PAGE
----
Kent sandbanks could be the location for new hub airport

Sandbanks off the Kent coast have been identified as a potential site for a new hub airport.

The proposal to build on Goodwin Sands, 1.8 miles off the east coast of Kent, comes from London-based maritime engineers Beckett Rankine.

Tim Beckett, director, said in a statement: ‘We believe that an offshore hub airport is the only option that can realistically provide the four new, independent runways that research reveals London needs.

‘If the Davies Commission endorses the long-term requirement for a new, four-runway hub airport for London, then locating it at Goodwin will have the least adverse social and environmental impact of any option. It is certainly the most sustainable solution available.’

Daniel Moylan, the Mayor of London’s aviation adviser, said: ‘The Mayor has been encouraging proposals for a new airport to the east of London and this proposal is welcome as a contribution to a critical national debate and as a demonstration that a new airport is feasible and deliverable.

‘The arguments for the construction of a new hub airport in the UK are overwhelming and this proposal offers one option of how to build it. We now urgently need to recognise that a new hub airport is the answer to our aviation capacity problems and press ahead with considering the best way to deliver that airport.’

Beckett added: ‘The location of an airport offshore is an alternative that crowded island nations are turning to across the globe. It is the solution recently adopted at South Korea’s new Incheon Airport and at Kansai Airport in Japan and in Hong Kong.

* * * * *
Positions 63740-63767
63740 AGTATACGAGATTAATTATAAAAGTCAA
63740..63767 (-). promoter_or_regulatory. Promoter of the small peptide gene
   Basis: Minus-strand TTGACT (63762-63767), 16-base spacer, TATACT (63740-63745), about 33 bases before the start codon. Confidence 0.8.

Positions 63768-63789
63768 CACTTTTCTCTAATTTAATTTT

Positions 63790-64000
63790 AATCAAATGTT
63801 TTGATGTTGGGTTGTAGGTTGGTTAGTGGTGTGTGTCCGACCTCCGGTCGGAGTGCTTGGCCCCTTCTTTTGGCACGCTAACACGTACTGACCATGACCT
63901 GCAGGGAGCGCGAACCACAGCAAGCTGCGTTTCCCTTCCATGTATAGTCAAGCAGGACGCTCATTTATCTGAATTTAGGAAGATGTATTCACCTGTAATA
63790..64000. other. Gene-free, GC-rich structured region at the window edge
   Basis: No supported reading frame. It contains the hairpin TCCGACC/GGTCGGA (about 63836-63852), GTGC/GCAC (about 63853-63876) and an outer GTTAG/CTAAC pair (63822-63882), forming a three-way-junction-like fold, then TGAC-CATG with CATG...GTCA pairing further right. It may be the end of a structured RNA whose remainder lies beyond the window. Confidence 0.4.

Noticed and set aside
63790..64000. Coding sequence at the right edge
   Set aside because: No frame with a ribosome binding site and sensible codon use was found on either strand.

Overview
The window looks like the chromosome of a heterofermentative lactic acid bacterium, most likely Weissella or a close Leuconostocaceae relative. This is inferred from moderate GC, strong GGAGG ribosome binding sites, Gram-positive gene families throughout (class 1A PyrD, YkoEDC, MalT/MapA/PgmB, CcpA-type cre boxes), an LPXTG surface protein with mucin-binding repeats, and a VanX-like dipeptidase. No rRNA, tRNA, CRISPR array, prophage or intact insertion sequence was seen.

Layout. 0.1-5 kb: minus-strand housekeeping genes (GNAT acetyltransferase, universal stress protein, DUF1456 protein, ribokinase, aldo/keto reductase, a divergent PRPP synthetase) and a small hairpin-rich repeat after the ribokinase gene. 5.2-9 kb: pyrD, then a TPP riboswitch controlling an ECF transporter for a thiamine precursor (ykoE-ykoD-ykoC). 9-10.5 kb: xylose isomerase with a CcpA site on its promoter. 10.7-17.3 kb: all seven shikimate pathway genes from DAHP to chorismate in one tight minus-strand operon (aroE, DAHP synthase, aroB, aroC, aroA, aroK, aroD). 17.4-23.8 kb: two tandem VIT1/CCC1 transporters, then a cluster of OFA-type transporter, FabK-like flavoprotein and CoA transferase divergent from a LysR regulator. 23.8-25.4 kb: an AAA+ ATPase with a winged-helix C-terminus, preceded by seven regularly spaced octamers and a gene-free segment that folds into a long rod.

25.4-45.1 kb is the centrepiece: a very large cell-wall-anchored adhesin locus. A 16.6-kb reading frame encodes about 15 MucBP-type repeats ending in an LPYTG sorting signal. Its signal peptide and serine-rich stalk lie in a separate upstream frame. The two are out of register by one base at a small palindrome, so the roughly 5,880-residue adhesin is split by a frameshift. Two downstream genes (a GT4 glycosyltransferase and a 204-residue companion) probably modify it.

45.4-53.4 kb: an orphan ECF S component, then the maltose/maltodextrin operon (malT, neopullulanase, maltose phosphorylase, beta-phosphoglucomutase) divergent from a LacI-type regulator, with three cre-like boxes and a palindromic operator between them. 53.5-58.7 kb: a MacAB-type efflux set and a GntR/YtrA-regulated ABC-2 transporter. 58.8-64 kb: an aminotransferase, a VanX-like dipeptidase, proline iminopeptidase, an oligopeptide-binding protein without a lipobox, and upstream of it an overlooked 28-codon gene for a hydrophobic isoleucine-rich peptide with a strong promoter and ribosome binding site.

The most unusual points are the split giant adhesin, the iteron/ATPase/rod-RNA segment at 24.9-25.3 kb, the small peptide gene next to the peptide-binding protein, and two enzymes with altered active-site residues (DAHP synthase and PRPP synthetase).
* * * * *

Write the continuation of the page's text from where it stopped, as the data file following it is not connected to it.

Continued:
‘Since the 1970s there have been several proposals for locating a new airport in the Thames Estuary. These include proposals for Cliffe and Lord Foster’s plans at the Isle of Grain.

‘All the sites within the estuary have significant disadvantages. Each proposal is located in at least one internationally designated, environmentally sensitive area. All the sites either interfere with shipping lanes or else are too small to provide four runways sufficiently spaced for independent operation.

‘The land-connected sites do not provide take-off and landing over water, which ought to be the principal benefit of a new offshore airport since it enables 24-hour operations, maximising utilisation of the airport. Goodwin Airport has none of these disadvantages.’

Although ‘Boris Island’, London mayor Boris Johnson’s proposed airport in the Thames Estuary, was scoffed at by critics, it reflects a growing trend of aiming to build on seas and oceans. Click here to read more.

Proposed advantages for the Goodwin Sands site

  • The site provides space for four runways 1.5km apart, enabling independent runway operation to maximise capacity.
  • The Goodwin Sands location offers excellent transport links with a 40-minute high-speed rail connection to London via the existing HS1 line. Road access is via the A2 and M20. There will be Eurostar connections to Europe.
  • The site is within UK territorial waters and owned by the Crown Estate.
  • Unlike the other solutions connected to the land, this alternative will allow take-off and landing over water, enabling unrestricted 24-hour operations.
  • This site will not impact on any protected environment or interfere with any shipping lanes.
  • The site is not a bird-breeding area.
  • The development will not require the demolition of homes or displacement of residents.
  • Siting the airport on the Goodwin Sands will avoid the need to demolish recently built wind farms.

Source: Beckett Rankine